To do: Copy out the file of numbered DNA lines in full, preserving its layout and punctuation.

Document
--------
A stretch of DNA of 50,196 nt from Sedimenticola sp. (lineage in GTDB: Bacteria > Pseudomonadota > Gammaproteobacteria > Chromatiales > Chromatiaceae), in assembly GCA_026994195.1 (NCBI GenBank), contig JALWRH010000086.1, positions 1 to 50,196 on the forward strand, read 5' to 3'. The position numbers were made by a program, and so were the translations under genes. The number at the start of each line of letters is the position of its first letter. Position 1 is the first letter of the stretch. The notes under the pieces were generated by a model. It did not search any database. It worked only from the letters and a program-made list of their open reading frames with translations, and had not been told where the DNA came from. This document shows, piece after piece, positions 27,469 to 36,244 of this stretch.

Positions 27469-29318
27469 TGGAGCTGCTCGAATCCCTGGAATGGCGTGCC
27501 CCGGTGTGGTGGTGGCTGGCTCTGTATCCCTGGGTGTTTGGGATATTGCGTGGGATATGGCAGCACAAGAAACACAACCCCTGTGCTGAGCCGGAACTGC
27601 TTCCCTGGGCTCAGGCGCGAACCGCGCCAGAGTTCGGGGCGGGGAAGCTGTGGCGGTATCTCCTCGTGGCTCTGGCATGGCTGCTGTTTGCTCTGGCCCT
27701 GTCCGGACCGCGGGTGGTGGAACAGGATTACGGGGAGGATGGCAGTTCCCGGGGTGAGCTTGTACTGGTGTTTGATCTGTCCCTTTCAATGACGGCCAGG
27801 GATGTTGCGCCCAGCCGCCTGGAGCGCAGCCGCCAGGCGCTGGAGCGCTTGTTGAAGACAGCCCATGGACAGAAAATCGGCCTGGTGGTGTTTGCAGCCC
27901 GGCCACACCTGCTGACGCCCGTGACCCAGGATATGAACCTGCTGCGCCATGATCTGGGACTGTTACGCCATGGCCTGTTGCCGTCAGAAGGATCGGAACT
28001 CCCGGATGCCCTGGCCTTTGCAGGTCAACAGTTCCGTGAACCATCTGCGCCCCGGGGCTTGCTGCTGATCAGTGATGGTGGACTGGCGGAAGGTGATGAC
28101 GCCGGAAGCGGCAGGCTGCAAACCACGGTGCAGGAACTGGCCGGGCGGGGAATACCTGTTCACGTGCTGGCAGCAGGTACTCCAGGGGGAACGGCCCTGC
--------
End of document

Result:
A stretch of DNA of 50,196 nt from Sedimenticola sp. (lineage in GTDB: Bacteria > Pseudomonadota > Gammaproteobacteria > Chromatiales > Chromatiaceae), in assembly GCA_026994195.1 (NCBI GenBank), contig JALWRH010000086.1, positions 1 to 50,196 on the forward strand, read 5' to 3'. The position numbers were made by a program, and so were the translations under genes. The number at the start of each line of letters is the position of its first letter. Position 1 is the first letter of the stretch. The notes under the pieces were generated by a model. It did not search any database. It worked only from the letters and a program-made list of their open reading frames with translations, and had not been told where the DNA came from. This document shows, piece after piece, positions 27,469 to 36,244 of this stretch.

Positions 27469-29318
27469 TGGAGCTGCTCGAATCCCTGGAATGGCGTGCC
27501 CCGGTGTGGTGGTGGCTGGCTCTGTATCCCTGGGTGTTTGGGATATTGCGTGGGATATGGCAGCACAAGAAACACAACCCCTGTGCTGAGCCGGAACTGC
27601 TTCCCTGGGCTCAGGCGCGAACCGCGCCAGAGTTCGGGGCGGGGAAGCTGTGGCGGTATCTCCTCGTGGCTCTGGCATGGCTGCTGTTTGCTCTGGCCCT
27701 GTCCGGACCGCGGGTGGTGGAACAGGATTACGGGGAGGATGGCAGTTCCCGGGGTGAGCTTGTACTGGTGTTTGATCTGTCCCTTTCAATGACGGCCAGG
27801 GATGTTGCGCCCAGCCGCCTGGAGCGCAGCCGCCAGGCGCTGGAGCGCTTGTTGAAGACAGCCCATGGACAGAAAATCGGCCTGGTGGTGTTTGCAGCCC
27901 GGCCACACCTGCTGACGCCCGTGACCCAGGATATGAACCTGCTGCGCCATGATCTGGGACTGTTACGCCATGGCCTGTTGCCGTCAGAAGGATCGGAACT
28001 CCCGGATGCCCTGGCCTTTGCAGGTCAACAGTTCCGTGAACCATCTGCGCCCCGGGGCTTGCTGCTGATCAGTGATGGTGGACTGGCGGAAGGTGATGAC
28101 GCCGGAAGCGGCAGGCTGCAAACCACGGTGCAGGAACTGGCCGGGCGGGGAATACCTGTTCACGTGCTGGCAGCAGGTACTCCAGGGGGAACGGCCCTGC